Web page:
Your attempts to do math do not work grammatically “two and two do not place five”,
‘pali lili’ is not obviously a function expression to which the numbers can attach but looks like a noun which would then be counted out by the following number expression. Similarly for ‘pali lili’, unless the following number is an appositive (which we have no good tp rules for).
“count” in the usual sense (“enumerate”) is just ’nanpa’. I suppose here you mean to list in order the numerals.

Re: About date, days of week, and counting

Posted: Mon Jul 01, 2019 3:09 am
by TNTErick
janKipo wrote:Well, weeks and their days and months are pretty arbitrary and so are their usual names. It might be best to take some neutral expressions for them, ones that would work however they are decided (5-day up to 14-day weeks, months of 20 or28 days or any number up to 32 or so). Of course, with the obvious choice of just numbering them, you always have a fight about when to start, but once things get going it doesn’t matter. The seasons are a bit better although totally local (most plaes don’t have a Mud Season for example, but for those that do it is very important). btw ‘tenpo ma lete’ (‘pi’ needs two words following it.)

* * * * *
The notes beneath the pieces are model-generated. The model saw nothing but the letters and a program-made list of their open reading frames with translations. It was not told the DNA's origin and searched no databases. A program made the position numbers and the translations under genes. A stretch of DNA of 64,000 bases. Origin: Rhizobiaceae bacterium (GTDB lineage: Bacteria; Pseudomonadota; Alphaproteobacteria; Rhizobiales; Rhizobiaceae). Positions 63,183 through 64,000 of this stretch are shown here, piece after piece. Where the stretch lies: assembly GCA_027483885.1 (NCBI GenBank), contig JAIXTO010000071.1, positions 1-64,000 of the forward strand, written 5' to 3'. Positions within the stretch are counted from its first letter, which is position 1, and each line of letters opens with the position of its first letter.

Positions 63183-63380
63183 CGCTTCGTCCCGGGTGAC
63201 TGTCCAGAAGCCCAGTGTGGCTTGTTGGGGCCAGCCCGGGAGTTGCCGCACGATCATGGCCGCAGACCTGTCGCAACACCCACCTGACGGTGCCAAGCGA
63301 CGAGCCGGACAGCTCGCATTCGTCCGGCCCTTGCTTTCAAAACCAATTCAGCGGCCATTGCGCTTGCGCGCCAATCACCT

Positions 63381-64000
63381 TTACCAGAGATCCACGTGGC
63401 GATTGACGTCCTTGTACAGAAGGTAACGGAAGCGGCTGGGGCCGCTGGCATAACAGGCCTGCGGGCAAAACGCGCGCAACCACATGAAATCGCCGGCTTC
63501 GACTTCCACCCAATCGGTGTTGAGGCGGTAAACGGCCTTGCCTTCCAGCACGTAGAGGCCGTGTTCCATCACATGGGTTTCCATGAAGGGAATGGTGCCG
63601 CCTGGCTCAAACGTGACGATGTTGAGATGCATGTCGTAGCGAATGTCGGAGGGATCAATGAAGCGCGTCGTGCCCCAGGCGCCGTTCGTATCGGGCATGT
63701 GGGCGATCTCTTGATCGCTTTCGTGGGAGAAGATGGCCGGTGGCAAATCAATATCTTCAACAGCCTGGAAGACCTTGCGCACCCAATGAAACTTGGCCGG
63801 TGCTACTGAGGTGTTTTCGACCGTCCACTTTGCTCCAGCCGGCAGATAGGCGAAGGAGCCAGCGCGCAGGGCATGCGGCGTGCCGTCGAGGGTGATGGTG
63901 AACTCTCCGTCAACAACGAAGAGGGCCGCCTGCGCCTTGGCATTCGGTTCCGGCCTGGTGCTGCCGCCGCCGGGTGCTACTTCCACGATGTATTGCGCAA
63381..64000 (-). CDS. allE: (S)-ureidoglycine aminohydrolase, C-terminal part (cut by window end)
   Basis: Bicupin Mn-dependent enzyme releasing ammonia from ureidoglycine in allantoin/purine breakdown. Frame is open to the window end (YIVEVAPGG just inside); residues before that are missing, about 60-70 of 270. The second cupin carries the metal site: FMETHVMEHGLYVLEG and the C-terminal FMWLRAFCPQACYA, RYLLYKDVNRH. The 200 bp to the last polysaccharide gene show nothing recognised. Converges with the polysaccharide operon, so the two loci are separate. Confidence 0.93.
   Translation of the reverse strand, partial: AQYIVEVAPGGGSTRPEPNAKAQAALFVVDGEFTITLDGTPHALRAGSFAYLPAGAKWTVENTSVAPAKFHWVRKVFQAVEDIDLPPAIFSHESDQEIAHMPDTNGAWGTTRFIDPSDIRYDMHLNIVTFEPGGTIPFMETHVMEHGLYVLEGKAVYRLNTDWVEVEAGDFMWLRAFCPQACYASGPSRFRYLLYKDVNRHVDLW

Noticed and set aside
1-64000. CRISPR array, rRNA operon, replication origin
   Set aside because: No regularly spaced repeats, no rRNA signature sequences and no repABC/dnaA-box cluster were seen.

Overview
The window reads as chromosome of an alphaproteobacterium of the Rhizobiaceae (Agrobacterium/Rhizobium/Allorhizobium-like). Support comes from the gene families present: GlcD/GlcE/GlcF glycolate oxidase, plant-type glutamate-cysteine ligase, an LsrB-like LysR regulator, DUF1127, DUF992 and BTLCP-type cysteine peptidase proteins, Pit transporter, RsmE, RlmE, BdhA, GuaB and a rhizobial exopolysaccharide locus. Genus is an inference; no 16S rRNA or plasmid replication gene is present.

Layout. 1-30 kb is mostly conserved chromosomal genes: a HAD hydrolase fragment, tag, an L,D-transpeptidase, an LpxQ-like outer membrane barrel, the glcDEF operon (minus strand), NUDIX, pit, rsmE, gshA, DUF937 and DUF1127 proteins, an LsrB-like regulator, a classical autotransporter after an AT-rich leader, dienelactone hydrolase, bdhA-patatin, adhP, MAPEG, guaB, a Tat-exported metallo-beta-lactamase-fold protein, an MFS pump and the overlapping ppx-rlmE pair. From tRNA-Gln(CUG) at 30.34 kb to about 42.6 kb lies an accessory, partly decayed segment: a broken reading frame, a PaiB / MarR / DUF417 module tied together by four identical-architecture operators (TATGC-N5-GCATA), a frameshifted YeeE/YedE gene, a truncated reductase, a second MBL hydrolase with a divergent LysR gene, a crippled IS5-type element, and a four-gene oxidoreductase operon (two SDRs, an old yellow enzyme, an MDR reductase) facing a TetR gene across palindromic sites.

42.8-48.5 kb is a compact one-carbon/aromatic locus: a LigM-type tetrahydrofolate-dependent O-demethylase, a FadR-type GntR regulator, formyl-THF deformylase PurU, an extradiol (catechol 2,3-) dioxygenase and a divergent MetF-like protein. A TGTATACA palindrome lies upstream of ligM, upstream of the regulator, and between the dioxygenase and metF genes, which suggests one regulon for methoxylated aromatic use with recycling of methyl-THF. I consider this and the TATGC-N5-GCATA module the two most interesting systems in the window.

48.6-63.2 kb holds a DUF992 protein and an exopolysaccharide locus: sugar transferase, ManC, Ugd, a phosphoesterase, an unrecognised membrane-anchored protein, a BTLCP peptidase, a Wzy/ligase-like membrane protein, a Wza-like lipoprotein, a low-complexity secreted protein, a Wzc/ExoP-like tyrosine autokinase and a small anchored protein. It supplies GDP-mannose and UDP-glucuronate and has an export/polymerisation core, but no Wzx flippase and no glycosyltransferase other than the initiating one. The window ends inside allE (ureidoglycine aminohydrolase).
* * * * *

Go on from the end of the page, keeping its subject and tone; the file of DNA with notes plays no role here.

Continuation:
Like the week itself, we owe the day names to Mesopotamian astrology or religion (if they are different) but I see no reason to continue, that since it makes no sense now (in either the god form or the object form -- i the object form I miss the usual air).
What you call 'sky objects' are just ‘mun’ in tp. Some of the compound names are possibly useful.
“pulsar” is not a proper names, so an tp unofficial word cannot be made from it.
Most of your sik are not inside the air, so this is probably not a good term.
I like the biquinary numbers but would get all the first four (or five) separately: ka, wan, tu, si, po , luka, luwan lutu, lusi, lupo, wan ka ('wan deka’ to start using order of magnitude numbers) (details elsewhere in Forums) Continuing to use the additive numbers within the decimal context is going to result longer, more confusing numbers, as your cases show.
Your attempts to do math do not work grammatically “two and two do not place five”,